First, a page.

Later that day, Louie and his prepubescent agent visit the office of Jack Dahl. Dahl, (played excitingly by David Lynch, but more on that later) has been assigned to teach Louie how to host a talk show, and begins by having Louie try his hand at reading cue cards. After fumbling through his delivery of a corny Nixon joke, Dahl instructs Louie to work on timing and come back the following day. The next day, Louie’s speed has improved slightly, but he’s still clearly in way over his head, finding the awkwardness of pretending to introduce himself to an imaginary crowd almost too much to bear. Briefly and to the obvious terror of his agent, Louie attempts to self-destruct, arbitrarily refusing to wear a suit for fear that it might ruin the image that he has so carefully cultivated for himself over the years. For the most part, Dahl ignores Louie’s rejections and sends him instead to a gym where he is to begin an effort to improve his appearance. Much to Louie’s chagrin, he’s immediately put into the ring with an experienced boxer and, not so unexpectedly, is knocked out almost immediately. He doesn’t even have the job yet, and already he’s being forced into uncharted territory.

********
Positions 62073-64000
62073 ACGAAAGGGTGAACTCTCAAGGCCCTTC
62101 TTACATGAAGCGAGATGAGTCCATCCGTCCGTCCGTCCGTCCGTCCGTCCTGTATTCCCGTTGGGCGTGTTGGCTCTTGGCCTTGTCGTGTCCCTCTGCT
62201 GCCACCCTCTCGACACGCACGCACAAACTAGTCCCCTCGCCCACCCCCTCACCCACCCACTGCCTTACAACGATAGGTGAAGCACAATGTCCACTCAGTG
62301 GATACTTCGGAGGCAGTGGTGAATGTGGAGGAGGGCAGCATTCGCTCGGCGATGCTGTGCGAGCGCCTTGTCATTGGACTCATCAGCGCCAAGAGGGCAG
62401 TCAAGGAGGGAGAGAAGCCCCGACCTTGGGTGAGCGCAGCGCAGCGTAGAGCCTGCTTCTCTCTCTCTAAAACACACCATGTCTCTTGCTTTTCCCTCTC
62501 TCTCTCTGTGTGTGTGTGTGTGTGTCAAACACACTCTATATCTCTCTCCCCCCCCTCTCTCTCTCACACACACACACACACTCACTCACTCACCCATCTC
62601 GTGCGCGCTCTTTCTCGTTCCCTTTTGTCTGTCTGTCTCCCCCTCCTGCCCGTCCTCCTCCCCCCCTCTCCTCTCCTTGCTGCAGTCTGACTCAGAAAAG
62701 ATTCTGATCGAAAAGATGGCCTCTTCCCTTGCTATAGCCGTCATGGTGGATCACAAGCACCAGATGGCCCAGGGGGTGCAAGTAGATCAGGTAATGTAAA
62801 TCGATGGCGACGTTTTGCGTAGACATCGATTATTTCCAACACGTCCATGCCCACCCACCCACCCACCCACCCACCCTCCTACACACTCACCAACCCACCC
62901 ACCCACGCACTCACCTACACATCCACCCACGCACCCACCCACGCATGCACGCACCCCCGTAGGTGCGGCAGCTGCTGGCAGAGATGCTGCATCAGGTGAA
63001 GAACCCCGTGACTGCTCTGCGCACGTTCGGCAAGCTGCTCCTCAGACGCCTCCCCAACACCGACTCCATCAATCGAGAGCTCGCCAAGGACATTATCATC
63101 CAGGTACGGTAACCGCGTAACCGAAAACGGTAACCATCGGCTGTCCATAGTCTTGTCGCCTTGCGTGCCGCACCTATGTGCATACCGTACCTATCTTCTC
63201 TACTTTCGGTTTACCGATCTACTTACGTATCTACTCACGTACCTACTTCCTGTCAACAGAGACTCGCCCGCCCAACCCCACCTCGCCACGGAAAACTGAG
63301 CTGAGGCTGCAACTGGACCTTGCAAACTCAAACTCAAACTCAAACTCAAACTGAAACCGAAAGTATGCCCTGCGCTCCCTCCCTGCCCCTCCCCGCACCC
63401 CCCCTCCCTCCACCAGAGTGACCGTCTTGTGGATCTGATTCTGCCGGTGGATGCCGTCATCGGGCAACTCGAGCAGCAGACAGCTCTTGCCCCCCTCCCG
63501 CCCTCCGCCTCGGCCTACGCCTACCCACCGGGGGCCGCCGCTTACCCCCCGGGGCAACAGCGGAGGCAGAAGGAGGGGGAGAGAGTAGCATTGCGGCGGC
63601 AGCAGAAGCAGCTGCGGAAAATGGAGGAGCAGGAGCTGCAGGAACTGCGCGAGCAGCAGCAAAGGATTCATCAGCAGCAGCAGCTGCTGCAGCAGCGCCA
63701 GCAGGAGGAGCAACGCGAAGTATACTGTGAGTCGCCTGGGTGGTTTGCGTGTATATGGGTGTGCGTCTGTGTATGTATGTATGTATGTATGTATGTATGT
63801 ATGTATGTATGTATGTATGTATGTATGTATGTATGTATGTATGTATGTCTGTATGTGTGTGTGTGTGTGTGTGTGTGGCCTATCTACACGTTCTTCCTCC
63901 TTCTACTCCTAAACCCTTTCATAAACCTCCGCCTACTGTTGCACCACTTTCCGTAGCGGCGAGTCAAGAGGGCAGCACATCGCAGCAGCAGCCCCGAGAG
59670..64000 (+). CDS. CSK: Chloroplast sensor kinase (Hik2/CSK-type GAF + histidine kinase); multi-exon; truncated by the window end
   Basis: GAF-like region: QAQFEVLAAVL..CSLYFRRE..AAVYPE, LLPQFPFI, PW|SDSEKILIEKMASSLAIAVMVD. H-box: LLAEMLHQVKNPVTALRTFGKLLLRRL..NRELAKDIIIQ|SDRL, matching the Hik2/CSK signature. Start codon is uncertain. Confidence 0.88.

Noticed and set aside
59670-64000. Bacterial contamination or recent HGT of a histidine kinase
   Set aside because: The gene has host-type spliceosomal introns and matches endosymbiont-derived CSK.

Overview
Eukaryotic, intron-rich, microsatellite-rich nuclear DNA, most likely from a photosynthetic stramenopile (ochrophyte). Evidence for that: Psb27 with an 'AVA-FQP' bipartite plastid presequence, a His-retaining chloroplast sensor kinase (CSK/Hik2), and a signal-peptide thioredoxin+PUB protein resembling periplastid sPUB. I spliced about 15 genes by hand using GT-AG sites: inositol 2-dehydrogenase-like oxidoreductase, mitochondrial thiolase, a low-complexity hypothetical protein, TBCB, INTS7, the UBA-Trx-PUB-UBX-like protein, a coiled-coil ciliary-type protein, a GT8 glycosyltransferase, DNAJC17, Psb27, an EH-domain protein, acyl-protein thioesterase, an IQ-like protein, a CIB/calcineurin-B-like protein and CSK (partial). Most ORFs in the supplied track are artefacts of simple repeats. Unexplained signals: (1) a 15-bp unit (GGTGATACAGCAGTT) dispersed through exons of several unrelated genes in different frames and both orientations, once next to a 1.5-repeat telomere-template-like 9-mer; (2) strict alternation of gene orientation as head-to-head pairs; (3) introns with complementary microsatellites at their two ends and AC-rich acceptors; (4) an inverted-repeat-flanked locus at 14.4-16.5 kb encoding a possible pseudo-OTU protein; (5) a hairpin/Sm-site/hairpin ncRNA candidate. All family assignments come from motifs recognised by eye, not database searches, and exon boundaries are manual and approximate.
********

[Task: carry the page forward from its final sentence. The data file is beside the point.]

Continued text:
I’ll admit it, the “twist” at the end of the episode caught me by surprise. Probably it shouldn’t have. There’s a lot of talk in this episode about how Louie, now ostensibly a player in the late night war, can’t really trust anyone. I guess I had sort of assumed that Chris Rock calling his agent and demanding to know why he didn’t know Letterman was retiring was just going to be a one-off joke, but, as we learn in the episode’s closing moments, it seems that Rock has betrayed Louie and made himself a contender for the job. I’m excited to see how this all will play out in next week’s final installment to this three-part mini-arc. As always, there’s an exciting air of unpredictability to the show, and it will be interesting to see both how Louie reacts to his best friend stabbing him in the back, and to find out whether or not he’ll get the job that’s been causing him so much grief. No matter how it plays out though, “Late Show Part 2” offered an exciting middle chapter to what is turning out to be an exciting trilogy.